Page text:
It returns $415,722 a year but that could be increased to $550,000.
Meanwhile, an 1146 sq m office building at 14 Church Street in Hawthorn, marketed by Mr Takis and Michael Taylor is understood to have sold for nearly $5 million.
Electricity provider CitiPower is selling a double-storey warehouse at 620 Little Bourke Street, next door to hip restaurant, Higher Ground, part of a former substation.
The 650 sq m warehouse is on a 598 sq m parcel of land on the corner of Cleve Lane.
With land at that end of the CBD fetching around $20,000 a sq m the final price is likely to be around $12 million.
CBRE agents Nathan Mufale, Alex Brierly, Jing Jun Heng and David Minty have the listing but declined to comment.
CitiPower is 49 per cent owned by listed Spark Infrastructure and 51 per cent owned by two Hong Kong-based companies which are part of Li Ka-shing’s Hutchison Whampoa.
Across the street, International architect O1A is selling its striking two-level office and double-car garage at 639 Little Bourke Street.
The 239 sq m office has been occupied by O1A for the past 15 years. O1A, founded by Omiros Emmanouilides in 1986, also has offices in Abu Dhabi and Delhi and does more work interstate and overseas than in Melbourne.
Savills agents Clinton Baxter, Jesse Radisich and Mark Stafford are handling enquiries and expect more than $3 million.
Mr Baxter said there was plenty of potential in the rare office-plus-garage property, including hospitality or retail down the track.
A North Melbourne property listed just as the city went into its second lockdown last July has finally changed hands.
Colliers agents Anthony Kirwan and George Davies have just sold 121 Arden Street, a 400 sq m office in the new Arden precinct, for $1.78 million on a 14 day settlement.
Documents show online property dealer BrickX has put a caveat on the property which is leased to APEX Homes Australia and Ausmed Australia until 2024.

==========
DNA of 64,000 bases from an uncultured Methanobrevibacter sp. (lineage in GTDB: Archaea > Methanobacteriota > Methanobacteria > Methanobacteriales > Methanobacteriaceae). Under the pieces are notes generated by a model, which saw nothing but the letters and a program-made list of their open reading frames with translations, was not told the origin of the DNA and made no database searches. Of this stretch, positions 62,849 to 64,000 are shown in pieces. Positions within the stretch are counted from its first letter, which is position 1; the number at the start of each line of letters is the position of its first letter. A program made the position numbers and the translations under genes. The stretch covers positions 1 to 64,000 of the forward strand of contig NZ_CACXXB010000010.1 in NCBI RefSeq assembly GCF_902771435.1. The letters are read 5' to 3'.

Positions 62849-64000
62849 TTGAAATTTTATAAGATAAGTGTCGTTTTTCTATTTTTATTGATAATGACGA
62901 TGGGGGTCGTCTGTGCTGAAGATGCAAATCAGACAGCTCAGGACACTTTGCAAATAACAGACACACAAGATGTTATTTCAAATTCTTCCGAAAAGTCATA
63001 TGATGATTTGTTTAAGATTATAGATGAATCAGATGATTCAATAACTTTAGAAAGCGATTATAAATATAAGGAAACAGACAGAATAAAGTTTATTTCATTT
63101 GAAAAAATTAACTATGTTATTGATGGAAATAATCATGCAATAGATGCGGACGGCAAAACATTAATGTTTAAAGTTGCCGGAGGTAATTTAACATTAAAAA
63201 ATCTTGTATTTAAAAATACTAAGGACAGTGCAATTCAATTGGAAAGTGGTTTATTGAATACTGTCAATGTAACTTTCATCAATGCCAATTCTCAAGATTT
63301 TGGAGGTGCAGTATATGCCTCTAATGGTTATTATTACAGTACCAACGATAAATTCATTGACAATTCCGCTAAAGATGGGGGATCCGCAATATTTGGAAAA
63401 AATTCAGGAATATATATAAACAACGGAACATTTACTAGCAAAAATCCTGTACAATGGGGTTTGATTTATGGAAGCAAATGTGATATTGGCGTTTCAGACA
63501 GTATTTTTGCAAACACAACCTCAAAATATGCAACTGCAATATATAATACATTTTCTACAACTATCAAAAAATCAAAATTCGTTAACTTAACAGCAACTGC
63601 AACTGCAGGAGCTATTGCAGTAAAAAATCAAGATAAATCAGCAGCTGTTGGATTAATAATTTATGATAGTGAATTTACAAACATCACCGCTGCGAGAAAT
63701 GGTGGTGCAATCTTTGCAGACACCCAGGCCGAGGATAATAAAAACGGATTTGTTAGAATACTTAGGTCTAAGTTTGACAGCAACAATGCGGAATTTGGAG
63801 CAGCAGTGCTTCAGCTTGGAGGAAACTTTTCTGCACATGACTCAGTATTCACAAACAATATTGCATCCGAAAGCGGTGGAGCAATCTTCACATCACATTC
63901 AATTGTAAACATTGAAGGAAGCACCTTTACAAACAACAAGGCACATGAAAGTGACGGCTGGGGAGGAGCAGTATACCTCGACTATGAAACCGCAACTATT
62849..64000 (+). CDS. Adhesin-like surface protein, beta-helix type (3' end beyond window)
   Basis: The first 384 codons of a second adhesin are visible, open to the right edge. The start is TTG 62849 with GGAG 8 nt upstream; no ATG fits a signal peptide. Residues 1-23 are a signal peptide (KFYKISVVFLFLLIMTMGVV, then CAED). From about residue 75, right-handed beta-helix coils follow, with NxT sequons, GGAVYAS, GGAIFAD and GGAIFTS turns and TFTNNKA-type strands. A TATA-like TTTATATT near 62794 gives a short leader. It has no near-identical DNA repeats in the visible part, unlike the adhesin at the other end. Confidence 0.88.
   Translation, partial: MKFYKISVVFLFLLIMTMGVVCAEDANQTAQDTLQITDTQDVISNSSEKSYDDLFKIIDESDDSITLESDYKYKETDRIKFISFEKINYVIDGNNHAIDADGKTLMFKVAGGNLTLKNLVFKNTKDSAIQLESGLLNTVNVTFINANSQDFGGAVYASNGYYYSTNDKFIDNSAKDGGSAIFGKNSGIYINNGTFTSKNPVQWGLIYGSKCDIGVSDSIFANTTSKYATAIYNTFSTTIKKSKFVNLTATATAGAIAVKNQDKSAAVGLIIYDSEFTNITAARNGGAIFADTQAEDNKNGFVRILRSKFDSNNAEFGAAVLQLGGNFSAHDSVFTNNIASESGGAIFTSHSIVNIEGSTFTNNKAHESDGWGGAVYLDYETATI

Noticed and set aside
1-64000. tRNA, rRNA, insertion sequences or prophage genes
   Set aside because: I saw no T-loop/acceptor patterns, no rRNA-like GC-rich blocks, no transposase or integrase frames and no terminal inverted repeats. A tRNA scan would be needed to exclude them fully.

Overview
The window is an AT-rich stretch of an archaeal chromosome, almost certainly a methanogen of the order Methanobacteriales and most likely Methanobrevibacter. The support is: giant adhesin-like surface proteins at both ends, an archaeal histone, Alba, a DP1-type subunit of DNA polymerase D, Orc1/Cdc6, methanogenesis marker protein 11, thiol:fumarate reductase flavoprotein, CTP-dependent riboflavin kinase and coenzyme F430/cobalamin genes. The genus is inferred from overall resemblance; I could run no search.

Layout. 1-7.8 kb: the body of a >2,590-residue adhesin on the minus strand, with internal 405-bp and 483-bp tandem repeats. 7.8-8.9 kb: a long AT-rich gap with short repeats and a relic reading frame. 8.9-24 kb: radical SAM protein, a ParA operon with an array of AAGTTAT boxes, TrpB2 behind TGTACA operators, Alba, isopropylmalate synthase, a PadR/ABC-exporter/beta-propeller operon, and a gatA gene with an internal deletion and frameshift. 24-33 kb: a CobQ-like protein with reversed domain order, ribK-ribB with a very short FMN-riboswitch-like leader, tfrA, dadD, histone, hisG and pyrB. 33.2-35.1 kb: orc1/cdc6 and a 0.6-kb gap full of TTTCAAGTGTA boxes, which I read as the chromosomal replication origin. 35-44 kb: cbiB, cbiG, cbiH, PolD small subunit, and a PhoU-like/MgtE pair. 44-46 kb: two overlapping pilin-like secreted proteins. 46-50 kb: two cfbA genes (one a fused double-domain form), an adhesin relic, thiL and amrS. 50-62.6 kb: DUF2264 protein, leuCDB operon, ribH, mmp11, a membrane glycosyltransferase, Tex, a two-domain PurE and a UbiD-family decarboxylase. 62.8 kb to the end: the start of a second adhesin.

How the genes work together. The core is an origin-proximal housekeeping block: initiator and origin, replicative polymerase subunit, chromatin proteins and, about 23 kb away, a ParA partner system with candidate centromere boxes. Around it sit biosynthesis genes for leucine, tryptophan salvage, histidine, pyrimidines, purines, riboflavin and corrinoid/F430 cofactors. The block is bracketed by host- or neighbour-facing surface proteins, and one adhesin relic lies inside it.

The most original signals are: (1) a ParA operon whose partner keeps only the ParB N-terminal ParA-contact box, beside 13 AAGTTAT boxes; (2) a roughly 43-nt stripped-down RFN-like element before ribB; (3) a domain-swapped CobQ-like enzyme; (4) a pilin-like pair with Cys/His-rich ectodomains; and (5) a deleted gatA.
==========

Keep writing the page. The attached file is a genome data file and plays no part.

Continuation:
Mr Davies said they received three offers, two of which were from future owner-occupiers even though it’s leased for another three years.
Closer to North Melbourne’s CBD fringe, the pair, along with Alexkarbon’s Alex Puglia, has sold another office at 30 Courtney Street for $4.25 million.
The 300 sq m two-level warehouse conversion is on 327 sq m of land, giving it a remarkable $14,200 sq m building rate and a land rate of $13,000 a sq m.
The former Chadstone Mitsubishi and Kia car yard in Hughesdale is on the market for the first time since 1985.
The 3881 sq m T-shaped parcel of land at 593 and 595-599 Neerim Road is near the intersection of Dandenong Road, just a shopping trolley’s drive away from the mammoth Chaddie shopping centre. It carries a price tag of around $8 million.
Aston Commercial’s Jeremy Gruzewski and Rodney King with Colliers’ Ted Dwyer and Hamish Burgess are handling expressions of interest closing on June 17.
The plot comes with a warehouse and a four-bedroom Edwardian house on the corner of Bletchley Road.
Car yards all over the suburbs are changing hands as their large land holdings become more valuable as development sites.